by Ian Doescher
People look for different things in cars. Some people look for ruggedness, some for value, some — as the recent Chevy “You know you want a truck” ads suggest — a particular image.
I’ve driven a Toyota basically every day since 1999, when I first moved out of my parents’ house. Two Corollas and now a Prius. Let men more macho than I make fun of my Toyotas and my humming little hybrid — I’m content because reliability is, far and away, the biggest thing I look for in a car. Does it start when I turn the key (or press the power button — see, macho men, hybrids are cool!)? Does it get me safely from Point A to Point B? Then it’s the car for me.
[I’m writing this blog post from the Toyota dealership, where I’m having three tires changed unexpectedly. Does that mean my car isn’t reliable? No way — every car has its trouble – mine is no different. I’ll still gladly take my Toyota over your Hummer.]
Computers? I want them to be reliable, too. I’ve been a loyal Apple user for a decade now, and I love that every time I turn on my computer it starts right up. Just like my car.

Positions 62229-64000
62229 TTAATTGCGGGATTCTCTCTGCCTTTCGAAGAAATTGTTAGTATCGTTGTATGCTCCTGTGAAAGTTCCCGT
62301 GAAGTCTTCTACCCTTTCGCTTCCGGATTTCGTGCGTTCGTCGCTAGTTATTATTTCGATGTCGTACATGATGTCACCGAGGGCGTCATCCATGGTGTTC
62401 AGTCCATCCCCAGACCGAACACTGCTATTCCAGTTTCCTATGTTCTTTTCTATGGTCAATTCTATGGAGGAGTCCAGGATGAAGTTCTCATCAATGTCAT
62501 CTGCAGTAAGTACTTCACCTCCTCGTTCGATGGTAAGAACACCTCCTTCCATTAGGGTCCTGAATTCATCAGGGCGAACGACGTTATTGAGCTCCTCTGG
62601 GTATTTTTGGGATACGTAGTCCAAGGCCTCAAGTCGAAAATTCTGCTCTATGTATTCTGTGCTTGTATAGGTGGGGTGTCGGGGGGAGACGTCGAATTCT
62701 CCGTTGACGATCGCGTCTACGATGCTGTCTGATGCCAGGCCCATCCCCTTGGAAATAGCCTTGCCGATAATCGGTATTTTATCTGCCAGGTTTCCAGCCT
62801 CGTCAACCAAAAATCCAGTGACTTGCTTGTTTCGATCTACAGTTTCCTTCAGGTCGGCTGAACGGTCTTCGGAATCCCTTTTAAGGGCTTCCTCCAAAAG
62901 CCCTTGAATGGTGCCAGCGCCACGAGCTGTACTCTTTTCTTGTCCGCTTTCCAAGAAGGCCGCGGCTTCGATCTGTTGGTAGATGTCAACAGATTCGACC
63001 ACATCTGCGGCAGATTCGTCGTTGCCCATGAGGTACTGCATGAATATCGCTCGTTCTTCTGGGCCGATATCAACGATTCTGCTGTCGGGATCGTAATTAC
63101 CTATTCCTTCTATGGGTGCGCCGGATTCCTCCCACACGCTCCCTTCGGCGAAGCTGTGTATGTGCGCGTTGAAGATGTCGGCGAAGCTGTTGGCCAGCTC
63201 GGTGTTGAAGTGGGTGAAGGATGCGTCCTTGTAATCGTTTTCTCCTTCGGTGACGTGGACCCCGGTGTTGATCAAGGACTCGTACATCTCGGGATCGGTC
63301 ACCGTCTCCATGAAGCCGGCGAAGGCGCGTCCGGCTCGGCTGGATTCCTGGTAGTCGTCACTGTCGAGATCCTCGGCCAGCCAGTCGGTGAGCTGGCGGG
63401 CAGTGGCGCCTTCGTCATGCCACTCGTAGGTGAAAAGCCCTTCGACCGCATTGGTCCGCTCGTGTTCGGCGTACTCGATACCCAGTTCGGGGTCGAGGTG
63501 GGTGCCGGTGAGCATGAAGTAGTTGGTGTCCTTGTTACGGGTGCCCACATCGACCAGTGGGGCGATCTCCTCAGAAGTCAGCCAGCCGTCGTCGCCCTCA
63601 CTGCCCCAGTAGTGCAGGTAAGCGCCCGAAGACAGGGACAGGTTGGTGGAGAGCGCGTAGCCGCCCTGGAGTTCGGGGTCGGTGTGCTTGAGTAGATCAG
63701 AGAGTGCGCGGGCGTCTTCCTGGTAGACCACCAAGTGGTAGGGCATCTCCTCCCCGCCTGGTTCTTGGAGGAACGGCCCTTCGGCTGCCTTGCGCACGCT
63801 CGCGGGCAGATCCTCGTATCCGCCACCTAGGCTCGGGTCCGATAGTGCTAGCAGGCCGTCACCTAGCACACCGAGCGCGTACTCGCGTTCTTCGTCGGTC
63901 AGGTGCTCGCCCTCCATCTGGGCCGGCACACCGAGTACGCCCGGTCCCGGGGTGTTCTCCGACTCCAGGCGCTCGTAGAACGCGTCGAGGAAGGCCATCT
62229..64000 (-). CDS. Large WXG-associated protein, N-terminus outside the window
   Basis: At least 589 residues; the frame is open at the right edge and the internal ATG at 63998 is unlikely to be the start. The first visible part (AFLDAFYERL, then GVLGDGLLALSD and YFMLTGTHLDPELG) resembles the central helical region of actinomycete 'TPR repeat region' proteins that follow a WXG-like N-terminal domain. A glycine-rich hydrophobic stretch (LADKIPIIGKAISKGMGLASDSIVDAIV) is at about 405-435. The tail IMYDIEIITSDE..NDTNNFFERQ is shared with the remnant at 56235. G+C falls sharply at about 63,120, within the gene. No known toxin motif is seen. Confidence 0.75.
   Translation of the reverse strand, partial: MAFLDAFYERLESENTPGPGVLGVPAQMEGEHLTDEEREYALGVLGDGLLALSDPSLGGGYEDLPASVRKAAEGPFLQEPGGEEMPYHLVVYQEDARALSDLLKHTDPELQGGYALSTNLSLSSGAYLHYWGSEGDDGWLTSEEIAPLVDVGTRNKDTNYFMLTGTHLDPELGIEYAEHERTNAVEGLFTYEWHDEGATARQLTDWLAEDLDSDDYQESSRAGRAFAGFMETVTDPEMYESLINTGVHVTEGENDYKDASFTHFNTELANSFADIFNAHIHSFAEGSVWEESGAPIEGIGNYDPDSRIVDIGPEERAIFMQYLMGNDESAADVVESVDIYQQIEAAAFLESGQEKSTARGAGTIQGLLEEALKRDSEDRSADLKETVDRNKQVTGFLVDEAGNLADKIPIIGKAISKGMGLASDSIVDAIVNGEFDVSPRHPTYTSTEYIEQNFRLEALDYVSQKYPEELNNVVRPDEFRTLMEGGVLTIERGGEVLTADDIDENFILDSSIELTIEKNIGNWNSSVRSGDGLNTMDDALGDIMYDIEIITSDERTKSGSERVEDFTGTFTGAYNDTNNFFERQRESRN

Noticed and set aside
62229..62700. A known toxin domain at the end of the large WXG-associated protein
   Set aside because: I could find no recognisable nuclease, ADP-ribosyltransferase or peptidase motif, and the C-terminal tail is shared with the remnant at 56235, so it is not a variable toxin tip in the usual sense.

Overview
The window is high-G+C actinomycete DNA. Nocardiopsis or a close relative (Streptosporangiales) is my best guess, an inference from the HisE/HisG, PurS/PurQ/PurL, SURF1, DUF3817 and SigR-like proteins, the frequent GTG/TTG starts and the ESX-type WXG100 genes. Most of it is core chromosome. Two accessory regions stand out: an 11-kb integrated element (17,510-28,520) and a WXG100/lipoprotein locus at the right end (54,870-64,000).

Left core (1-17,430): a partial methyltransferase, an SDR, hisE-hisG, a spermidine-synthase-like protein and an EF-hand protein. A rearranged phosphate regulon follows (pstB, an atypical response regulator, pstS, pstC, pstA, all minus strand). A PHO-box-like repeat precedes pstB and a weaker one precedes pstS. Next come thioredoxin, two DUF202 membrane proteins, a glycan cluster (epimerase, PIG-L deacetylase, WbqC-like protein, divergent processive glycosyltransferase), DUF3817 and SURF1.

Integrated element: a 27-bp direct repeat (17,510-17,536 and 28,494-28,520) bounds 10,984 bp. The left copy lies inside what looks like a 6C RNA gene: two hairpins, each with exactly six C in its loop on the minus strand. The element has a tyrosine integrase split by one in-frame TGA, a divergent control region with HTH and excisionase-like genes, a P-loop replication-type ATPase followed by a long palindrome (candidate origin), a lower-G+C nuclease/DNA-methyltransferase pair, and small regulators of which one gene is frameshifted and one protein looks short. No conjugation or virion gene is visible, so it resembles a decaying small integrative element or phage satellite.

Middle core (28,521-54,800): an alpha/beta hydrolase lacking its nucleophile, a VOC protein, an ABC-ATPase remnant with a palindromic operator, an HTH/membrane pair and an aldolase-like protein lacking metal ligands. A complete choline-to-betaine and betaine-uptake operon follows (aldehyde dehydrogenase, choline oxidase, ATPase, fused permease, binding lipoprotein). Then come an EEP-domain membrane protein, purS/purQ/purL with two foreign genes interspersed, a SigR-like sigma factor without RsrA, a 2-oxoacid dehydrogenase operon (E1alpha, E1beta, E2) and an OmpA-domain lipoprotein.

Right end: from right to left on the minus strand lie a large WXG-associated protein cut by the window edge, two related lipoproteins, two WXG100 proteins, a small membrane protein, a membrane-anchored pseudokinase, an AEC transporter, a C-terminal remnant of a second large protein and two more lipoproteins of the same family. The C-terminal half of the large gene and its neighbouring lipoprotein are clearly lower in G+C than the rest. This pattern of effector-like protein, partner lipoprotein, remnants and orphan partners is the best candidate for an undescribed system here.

From cell phones to televisions, from waffle irons to the garbage and recycling schedule, I like things to be reliable. Reliability is a big theme in my life, I guess. I’m a busy person, so I don’t want to worry about whether or not something is going to work.
One of the things I love most about working at Pivot is how reliable my coworkers are. I know that if I ask a coworker to do something, not only will it be done, but it will be done well. I have worked in other jobs in which I had coworkers who were questionable at best, or unreliable at worst. That is not a problem at Pivot, and I truly love working with people who are incredibly reliable — people who know how to get work done, people I can trust, people I don’t mind handing tasks off to.
Is your company reliable? Reliability may not be the biggest thing for every person — for some people it will be ruggedness, for some people value, for some people a particular image, or some other factor. But for many people, reliability is an overwhelmingly important factor, and I would venture to say reliability makes everyone’s list when they are looking at a company. Even if it’s not first on the list, it makes the list. So, is your company reliable? Do your products work the way you say they will? Are your customer service representatives as friendly as you claim they are? Are your policies as ethical as you want them to be? At the end of the day, will you stand behind your company, what it does, and the products and services it offers? If the answer is yes, pat yourself on the back — you’re doing something right. If the answer is no, it’s not too late to make some New Year’s resolutions. I’d rather live in an unfashionable world or an expensive world than an unreliable world. How about you?